William Wilberforce has long been viewed as a hero, kingdom change-agent, and statesman-saint committed to bringing the redemptive edge to all that his life touched after his encounter with God’s amazing grace. As a reformer, philanthropist, and long-term member of the British Parliament, Wilberforce was the perfect illustration of someone being faithful to the baselines but also pioneering the gospel into territory normally improbable. And before you think he lived in an easy time of history, read again. Nothing happening in our current culture and in our businesses today is more challenging than what Wilberforce faced. For example, during his time in leadership, Britain was the mind and muscle of human trafficking (slave trade) worldwide. It was so entrenched that even people of faith had learned to turn a blind eye to it. But William Wilberforce and his band of associates refused to simply let the gospel gaps grow any deeper.
What anchored him? There is no question or debate! It was his understanding and application of the reach, power, and intent of the gospel narrative. “As he sat at his desk that foggy Sunday morning in 1787 thinking about his conversion and his calling, Wilberforce asked and answered a pivotal question. Had God saved him only to rescue his own soul from hell? He could not accept that. If Christianity was true and meaningful, it must not only save but serve.” Yes, the gospel saved his personal soul. But the gospel wasn’t only to be “consumed” by William. It was to serve all of humanity in redemption and renewal. To serve was to find the gospel gaps in his particular industry (politics and government) and convert them to gospel hot spots. William Wilberforce spent his entire adult life doing just that. Thank you, Eric Metaxas, for telling his story in Amazing Grace.
A more recent hero who unleashed the power, reach, and intent of the gospel into culture was the late Bob Briner, author of Roaring Lambs. I remember being with Bob in his home one Saturday morning discussing his passion to fill the gospel gaps in the entertainment and media industries. Bob deeply believed, “if a religion is really vital, meaningful, relevant, and important, it will make a difference not only in the individuals but also in the society itself.”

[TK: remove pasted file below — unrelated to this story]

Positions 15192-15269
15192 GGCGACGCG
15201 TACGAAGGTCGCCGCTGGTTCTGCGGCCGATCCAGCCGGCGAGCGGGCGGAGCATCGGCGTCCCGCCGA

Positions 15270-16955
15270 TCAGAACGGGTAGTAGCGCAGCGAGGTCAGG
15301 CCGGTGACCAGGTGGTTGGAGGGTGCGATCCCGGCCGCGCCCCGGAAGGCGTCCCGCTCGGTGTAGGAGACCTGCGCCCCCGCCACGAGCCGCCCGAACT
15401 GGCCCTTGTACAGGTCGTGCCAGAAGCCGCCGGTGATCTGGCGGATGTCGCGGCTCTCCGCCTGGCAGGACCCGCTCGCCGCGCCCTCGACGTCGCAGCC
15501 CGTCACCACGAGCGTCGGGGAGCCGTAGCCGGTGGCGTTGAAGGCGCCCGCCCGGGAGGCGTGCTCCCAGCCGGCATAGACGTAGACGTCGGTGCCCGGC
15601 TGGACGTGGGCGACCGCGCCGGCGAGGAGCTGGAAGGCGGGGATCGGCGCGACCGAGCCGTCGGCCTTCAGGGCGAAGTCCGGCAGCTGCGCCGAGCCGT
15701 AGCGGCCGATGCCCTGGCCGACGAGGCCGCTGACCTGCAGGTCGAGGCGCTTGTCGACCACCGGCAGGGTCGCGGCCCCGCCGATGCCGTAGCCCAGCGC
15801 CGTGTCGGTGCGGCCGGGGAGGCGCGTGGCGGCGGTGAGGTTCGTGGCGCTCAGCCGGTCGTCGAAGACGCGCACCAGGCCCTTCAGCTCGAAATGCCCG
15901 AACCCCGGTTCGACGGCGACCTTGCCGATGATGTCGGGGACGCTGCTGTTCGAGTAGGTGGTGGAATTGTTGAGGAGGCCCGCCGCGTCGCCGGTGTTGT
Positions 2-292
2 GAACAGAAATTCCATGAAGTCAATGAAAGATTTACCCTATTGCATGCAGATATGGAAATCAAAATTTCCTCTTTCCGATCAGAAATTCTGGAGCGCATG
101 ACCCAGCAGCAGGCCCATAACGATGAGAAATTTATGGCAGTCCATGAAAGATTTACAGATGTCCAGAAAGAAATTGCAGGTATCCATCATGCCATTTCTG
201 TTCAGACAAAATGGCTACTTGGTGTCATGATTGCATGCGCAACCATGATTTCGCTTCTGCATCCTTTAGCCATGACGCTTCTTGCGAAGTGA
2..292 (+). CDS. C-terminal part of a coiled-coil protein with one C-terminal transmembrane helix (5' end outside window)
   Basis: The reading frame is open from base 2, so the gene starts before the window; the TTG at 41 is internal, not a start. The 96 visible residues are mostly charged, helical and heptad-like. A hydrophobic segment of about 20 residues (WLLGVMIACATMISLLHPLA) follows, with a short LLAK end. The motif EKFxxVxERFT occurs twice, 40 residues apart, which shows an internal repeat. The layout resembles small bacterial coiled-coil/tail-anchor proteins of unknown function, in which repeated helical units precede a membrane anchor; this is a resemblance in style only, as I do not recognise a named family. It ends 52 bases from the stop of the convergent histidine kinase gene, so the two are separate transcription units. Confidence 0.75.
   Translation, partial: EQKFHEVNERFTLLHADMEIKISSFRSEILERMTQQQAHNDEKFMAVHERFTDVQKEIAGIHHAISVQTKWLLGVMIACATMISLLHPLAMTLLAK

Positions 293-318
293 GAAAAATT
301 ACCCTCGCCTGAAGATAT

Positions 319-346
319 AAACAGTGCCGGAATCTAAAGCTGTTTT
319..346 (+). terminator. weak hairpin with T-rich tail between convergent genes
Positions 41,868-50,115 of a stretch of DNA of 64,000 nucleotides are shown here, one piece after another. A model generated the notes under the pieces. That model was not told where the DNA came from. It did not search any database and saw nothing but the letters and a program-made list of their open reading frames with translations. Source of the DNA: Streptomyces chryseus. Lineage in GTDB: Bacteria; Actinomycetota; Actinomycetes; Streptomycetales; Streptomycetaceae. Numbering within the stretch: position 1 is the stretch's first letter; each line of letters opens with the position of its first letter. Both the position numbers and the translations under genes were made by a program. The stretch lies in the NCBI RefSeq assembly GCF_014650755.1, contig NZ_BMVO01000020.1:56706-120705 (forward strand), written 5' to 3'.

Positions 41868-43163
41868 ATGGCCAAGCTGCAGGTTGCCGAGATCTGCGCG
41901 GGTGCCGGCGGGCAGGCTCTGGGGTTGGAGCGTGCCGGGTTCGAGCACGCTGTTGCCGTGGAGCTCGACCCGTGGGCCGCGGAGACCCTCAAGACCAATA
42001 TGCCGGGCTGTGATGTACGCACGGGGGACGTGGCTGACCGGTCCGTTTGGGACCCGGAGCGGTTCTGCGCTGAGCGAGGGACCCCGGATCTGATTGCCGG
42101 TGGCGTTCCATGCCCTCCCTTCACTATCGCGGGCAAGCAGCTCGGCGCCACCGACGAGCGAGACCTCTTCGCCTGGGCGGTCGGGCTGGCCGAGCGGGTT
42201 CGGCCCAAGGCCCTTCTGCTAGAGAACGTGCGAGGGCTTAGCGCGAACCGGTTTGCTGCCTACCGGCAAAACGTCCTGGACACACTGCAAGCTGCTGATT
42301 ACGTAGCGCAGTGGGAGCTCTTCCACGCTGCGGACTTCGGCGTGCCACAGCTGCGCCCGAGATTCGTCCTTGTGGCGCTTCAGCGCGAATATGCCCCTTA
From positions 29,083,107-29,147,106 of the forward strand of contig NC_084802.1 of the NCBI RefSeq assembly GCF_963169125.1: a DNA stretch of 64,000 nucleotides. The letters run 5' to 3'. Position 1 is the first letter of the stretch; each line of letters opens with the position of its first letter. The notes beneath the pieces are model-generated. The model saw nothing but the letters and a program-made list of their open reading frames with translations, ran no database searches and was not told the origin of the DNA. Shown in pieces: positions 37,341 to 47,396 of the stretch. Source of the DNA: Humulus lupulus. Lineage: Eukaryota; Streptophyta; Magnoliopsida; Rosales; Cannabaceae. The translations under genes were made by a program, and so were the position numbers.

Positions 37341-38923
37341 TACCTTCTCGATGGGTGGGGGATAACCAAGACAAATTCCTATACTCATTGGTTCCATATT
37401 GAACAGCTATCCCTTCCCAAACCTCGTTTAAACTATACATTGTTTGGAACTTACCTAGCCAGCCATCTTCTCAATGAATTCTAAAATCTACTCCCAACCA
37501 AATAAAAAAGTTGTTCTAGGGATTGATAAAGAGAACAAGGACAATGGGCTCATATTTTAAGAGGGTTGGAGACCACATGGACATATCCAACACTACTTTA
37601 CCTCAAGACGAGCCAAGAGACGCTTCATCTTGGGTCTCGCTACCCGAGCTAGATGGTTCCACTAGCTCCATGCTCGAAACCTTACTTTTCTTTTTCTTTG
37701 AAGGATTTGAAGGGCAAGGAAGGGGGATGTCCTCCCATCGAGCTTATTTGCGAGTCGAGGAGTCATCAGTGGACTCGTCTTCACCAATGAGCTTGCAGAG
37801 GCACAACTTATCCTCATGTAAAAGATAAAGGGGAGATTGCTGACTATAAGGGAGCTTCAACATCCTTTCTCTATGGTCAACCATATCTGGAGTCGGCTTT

Both Wilberforce and Briner strongly believed what Colson later said, “Christians are called to redeem entire cultures, not just individuals.” But they are not alone. I firmly believe there are gospel and work heroes in every city and every community around the world. We just don’t happen to know them. They are imbedded in mega-global companies. They own small local bakeries or insurance agencies. They have launched their own social media marketing firms and coach junior high basketball teams. They occupy all industries and sectors.
Make no mistake; every community has men and women putting the gospel to work. Those who work next to them and live in community with them know them as catalytic vessels of salt, light, and the sweet perfume of the gospel. However, there is a secret. They don’t argue about the differences in container sizes, shapes, and colors, but rather focus on getting the salt out of the shaker, the light powered on, and the perfume released from the bottle.
When that happens, the gospel goes to work. And when the gospel goes to work, mini kingdom-movements begin. It is impossible for the salt, light, and perfume to do its work without transformation being the result.
The gospel’s power, reach, and intent are truly revolutionary, even for veterans of the faith. Put the Gospel to Work and start a mini movement.
For we are God’s handiwork,
created in Christ Jesus to do good works,
which God prepared in advance for us to do.
If you find this article interesting, I encourage you to purchase my new book The Gospel Goes to Work here. It can help you frame your 2016 vision for kingdom impact.